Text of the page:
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    Yemen History
    http://workmall.com/wfb2001/yemen/yemen_history.html
    Source: US State Department
      Yemen was one of the oldest centers of civilization in the Near East. Between the 12th century BC and the 6th century AD, it was part of the Minaean, Sabaean, and Himyarite kingdoms, which controlled the lucrative spice trade, and later came under Ethiopian and Persian rule.

      In the 7th century, Islamic caliphs began to exert control over the area. After this caliphate broke up, the former north Yemen came under control of Imams of various dynasties usually of the Zaidi sect, who established a theocratic political structure that survived until modern times. (Imam is a religious term. The Shi’ites apply it to the prophet Muhammad's son-in-law Ali, his sons Hassan and Hussein, and subsequent lineal descendants, whom they consider to have been divinely ordained unclassified successors of the prophet.)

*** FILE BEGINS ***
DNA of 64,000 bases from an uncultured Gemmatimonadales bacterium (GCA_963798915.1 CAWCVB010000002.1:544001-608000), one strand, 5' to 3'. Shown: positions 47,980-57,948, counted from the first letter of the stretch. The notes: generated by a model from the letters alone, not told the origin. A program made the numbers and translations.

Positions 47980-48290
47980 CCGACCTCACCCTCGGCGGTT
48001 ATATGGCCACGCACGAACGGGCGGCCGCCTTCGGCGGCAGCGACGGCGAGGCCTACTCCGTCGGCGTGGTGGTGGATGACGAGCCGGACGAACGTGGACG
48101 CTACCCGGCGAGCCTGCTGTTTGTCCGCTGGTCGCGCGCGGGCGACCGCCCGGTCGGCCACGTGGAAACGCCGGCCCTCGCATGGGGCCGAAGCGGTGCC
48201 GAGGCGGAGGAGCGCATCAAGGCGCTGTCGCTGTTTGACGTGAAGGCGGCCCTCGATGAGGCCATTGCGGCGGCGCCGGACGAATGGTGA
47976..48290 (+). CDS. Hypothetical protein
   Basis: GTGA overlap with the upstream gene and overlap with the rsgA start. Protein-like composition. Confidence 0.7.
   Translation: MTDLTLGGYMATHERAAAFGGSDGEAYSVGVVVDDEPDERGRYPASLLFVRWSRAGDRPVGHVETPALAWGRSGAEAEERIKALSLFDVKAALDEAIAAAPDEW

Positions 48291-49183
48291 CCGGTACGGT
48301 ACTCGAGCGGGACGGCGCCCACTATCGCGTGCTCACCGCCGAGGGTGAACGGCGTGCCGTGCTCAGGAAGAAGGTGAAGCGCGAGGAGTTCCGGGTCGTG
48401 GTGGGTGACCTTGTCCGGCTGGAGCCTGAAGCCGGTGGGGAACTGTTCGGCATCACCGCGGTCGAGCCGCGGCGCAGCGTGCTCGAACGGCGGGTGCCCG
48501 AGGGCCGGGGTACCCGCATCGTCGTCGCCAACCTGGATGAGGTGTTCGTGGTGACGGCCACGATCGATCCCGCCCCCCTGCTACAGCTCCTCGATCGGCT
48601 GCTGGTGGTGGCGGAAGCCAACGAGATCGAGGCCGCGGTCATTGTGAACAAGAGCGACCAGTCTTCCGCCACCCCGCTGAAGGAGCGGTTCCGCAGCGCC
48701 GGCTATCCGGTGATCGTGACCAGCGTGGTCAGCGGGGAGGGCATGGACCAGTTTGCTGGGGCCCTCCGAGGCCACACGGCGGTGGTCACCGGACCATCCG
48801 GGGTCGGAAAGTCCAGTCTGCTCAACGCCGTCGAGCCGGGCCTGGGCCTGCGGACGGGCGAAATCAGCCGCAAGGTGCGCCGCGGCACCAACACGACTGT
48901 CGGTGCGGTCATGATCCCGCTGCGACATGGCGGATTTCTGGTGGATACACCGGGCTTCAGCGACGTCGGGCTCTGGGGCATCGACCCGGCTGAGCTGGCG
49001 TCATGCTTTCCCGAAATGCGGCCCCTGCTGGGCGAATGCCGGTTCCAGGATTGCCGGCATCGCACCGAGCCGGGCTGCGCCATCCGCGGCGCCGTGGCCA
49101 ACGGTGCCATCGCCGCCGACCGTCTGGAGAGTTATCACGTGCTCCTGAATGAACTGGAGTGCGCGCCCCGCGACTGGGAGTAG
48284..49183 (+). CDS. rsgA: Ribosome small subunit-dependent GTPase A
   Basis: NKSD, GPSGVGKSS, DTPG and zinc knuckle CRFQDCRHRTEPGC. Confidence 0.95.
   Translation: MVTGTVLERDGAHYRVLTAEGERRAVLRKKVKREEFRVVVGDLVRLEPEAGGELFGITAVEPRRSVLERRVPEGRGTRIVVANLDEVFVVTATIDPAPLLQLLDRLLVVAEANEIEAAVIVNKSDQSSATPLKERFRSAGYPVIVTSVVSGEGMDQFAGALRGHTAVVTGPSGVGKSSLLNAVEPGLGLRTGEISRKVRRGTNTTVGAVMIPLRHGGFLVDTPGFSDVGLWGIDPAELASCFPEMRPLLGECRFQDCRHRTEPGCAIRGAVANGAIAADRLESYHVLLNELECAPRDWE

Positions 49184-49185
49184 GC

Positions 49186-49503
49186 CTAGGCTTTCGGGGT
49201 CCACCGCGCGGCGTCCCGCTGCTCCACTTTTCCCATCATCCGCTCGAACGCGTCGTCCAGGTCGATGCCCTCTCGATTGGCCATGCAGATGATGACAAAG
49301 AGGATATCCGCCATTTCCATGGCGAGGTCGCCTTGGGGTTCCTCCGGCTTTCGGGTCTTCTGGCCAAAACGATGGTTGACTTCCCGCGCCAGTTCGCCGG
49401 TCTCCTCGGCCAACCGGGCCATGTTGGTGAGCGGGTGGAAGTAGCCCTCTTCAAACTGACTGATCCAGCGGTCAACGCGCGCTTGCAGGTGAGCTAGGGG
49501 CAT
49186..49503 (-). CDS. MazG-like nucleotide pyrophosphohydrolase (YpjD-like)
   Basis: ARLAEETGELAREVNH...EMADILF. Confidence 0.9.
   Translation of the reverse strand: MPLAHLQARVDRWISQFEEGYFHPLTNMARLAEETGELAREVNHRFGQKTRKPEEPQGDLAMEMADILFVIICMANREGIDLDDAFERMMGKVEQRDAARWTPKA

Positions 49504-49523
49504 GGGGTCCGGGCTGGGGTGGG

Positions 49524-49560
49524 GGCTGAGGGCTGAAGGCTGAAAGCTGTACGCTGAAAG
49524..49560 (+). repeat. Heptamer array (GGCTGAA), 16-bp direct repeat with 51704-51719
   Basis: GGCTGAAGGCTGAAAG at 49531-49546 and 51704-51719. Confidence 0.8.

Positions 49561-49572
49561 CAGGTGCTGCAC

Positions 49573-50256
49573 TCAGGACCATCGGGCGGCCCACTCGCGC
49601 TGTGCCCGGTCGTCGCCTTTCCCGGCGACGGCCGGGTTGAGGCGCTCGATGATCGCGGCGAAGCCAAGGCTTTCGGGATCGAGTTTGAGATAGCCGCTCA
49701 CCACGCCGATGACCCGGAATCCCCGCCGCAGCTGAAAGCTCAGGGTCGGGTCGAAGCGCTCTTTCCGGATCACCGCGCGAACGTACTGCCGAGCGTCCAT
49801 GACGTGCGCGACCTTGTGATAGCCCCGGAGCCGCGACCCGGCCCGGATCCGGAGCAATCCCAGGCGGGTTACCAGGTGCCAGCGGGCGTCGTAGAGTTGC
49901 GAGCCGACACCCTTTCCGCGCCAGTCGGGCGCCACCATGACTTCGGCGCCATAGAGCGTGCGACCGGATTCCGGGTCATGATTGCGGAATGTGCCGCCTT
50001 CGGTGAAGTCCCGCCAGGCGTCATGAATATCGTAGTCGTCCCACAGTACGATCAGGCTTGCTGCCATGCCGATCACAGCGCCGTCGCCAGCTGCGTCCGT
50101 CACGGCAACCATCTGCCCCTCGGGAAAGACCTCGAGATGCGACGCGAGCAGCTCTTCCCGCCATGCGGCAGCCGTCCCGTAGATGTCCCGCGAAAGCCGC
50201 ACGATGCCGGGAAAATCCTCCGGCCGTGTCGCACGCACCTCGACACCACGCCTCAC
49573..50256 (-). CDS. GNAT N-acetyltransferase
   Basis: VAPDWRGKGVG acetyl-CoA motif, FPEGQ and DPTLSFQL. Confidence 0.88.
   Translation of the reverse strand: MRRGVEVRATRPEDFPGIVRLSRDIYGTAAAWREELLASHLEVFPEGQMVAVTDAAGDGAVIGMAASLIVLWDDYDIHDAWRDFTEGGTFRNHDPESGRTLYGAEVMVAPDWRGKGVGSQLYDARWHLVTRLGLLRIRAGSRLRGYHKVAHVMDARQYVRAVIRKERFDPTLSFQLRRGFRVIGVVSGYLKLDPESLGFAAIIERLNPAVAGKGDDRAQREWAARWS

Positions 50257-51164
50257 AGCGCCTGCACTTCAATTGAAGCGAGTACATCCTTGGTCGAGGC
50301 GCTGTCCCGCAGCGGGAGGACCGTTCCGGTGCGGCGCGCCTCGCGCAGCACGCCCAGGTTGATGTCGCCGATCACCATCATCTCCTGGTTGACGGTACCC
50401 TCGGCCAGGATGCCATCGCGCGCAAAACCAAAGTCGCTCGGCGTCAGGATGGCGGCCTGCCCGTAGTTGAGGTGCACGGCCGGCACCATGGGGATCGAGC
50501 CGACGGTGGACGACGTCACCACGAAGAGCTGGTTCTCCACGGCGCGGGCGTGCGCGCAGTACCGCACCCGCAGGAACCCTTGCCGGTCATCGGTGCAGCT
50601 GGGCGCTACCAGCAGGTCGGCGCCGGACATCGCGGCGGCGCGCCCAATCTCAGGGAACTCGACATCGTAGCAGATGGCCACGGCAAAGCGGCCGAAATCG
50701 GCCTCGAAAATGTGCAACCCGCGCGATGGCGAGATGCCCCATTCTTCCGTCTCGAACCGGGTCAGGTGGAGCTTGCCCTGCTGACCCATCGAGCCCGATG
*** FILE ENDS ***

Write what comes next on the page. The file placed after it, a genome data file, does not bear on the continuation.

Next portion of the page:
Egyptian Sunni caliphs occupied much of north Yemen throughout the 11th century. By the 16th century and again in the 19th century, north Yemen was part of the Ottoman Empire, and in some periods its Imams exerted control over south Yemen.


      NOTE: The information regarding Yemen on this page is re-published from the US State Department. No claims are made regarding the accuracy of Yemen History information contained here. All suggestions for corrections of any errors about Yemen History should be addressed to the State Department.
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    http://workmall.com/wfb2001/yemen/yemen_history.html

    Revised 25-Jul-02
    Copyright © 2001 Photius Coutsoukis (all rights reserved)


    ctr12/21/01